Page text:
The caesura at this point in line three appears to serve the purpose of imitating the very transience of the dead hour, which comes to a close before its time, just as the line here comes to a close at the caesura before the fifth stress of the iambic pentameter line. The response to this premature close is a command, "Look," which is the first time the poet suggests that the sonnet may in fact need the help of an outside party. One cannot help but ask: who is Rossetti speaking to--his mother, other poets, the mass market? Does the fact that Rossetti needs to implore some addressee perhaps raise a doubt about the Sonnet's self-sufficiency? And yet what Rossetti asks of the addressee is to make sure that the sonnet be "Of its own arduous fullness reverent"; that is, that the sonnet be precisely self-sufficient. Regardless of its purpose--"Whether for lustral rite or dire portent"--the sonnet need only refer to, indeed "revere," its own fullness. Although line 3 appears to end with an enjambement, we come to realize that it could have, in fact, stopped right there, since line 5 says little more than "Look that it be," look that the sonnet simply exist--without external predicates. The purpose in the outside world matters not, hence the mixing of opposites throughout the octet (purification/ portent, ivory/ ebony, Day/ Night). The sonnet provides us, that is, with a system of differences (approaching the self-sufficiency of poetic form explored by Michael Riffaterre in various of his books and articles). What we have, then, is a statement suggesting that literature should exist only for literature's sake, which ties the poem to the beliefs of the aesthetic (or art-for-art's-sake) movement. The poem goes so far as to suggest the replacement of art for religion, which Thomas Carlyle first called for in his essay, "Characteristics. That is, the sonnet need only revere itself. Indeed, the suggestion is made that the sonnet could serve the purposes normally saved for religion: "lustral rite or dire portent."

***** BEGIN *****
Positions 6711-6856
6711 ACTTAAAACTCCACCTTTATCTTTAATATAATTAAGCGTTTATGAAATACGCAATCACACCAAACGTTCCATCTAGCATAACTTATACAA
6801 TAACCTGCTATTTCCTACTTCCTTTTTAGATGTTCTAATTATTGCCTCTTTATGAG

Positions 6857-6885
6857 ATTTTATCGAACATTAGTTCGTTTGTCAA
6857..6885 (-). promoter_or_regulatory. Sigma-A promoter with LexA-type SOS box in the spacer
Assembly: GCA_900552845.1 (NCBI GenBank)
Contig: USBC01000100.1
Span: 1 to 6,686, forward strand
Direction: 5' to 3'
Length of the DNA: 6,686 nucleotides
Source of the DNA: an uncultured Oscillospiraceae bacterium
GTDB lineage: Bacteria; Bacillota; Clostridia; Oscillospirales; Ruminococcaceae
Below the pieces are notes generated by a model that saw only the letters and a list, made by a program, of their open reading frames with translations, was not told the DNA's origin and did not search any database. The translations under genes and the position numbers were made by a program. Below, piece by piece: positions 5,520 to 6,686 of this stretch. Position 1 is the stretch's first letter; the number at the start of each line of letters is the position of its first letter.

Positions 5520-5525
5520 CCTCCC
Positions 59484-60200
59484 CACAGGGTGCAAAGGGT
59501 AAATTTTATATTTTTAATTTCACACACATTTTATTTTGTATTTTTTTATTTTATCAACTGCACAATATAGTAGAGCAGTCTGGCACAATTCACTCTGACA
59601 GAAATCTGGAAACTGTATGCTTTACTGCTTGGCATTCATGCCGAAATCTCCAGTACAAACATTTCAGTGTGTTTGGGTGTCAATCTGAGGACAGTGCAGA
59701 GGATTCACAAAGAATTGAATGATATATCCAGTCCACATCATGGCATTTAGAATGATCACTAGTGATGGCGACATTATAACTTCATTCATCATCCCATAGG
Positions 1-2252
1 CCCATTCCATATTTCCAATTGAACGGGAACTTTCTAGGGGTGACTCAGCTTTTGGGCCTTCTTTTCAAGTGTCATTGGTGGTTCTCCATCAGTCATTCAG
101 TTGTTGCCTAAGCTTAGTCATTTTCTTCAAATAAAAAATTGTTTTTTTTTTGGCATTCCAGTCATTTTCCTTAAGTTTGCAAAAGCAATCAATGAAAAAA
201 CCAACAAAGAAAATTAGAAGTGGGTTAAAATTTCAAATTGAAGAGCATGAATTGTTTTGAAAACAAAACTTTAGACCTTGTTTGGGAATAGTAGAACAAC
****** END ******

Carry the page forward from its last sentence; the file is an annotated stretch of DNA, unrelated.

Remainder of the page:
Despite this statement of the sonnet's self-sufficient "fullness," the octet finishes with two more commands, "Carve" and "let," which again raises the question of addressee, even though we end, as we did in line five, with an image of the sonnet as an eternal, quasi-religious aesthetic object: "let Time see/ Its flowering crest impearled and orient." The opposition of flowering and impearled repeats the earlier oxymoron that forced together transcience ("dead"; here, the flower) and permanence ("deathless"; here, "impearled"). "Orient" in this context means "Brilliant, lustrous, shining, glowing, radiant, resplendent.... Shining like the dawn, bright red" (OED), coming as the term does from the rising of the sun in the East. Thus, we are presented with another hidden oxymoron of sorts in the opposition of "Time," in its eternity, and the singular sunrise suggested by "orient." All of this suggests that the sonnet is capable of resolving the contradictions of the transient phenomenal world by creating a permanent object to be revered in and of itself. The very trope of personification enacts this move, taking the everyday referents, "sonnet," "day," "night," "time" and turning them into allegorical figures that represent these terms in their ideality.